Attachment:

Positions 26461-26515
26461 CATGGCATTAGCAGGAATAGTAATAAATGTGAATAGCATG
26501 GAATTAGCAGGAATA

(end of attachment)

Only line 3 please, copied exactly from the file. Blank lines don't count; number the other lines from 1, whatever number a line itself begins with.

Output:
26501 GAATTAGCAGGAATA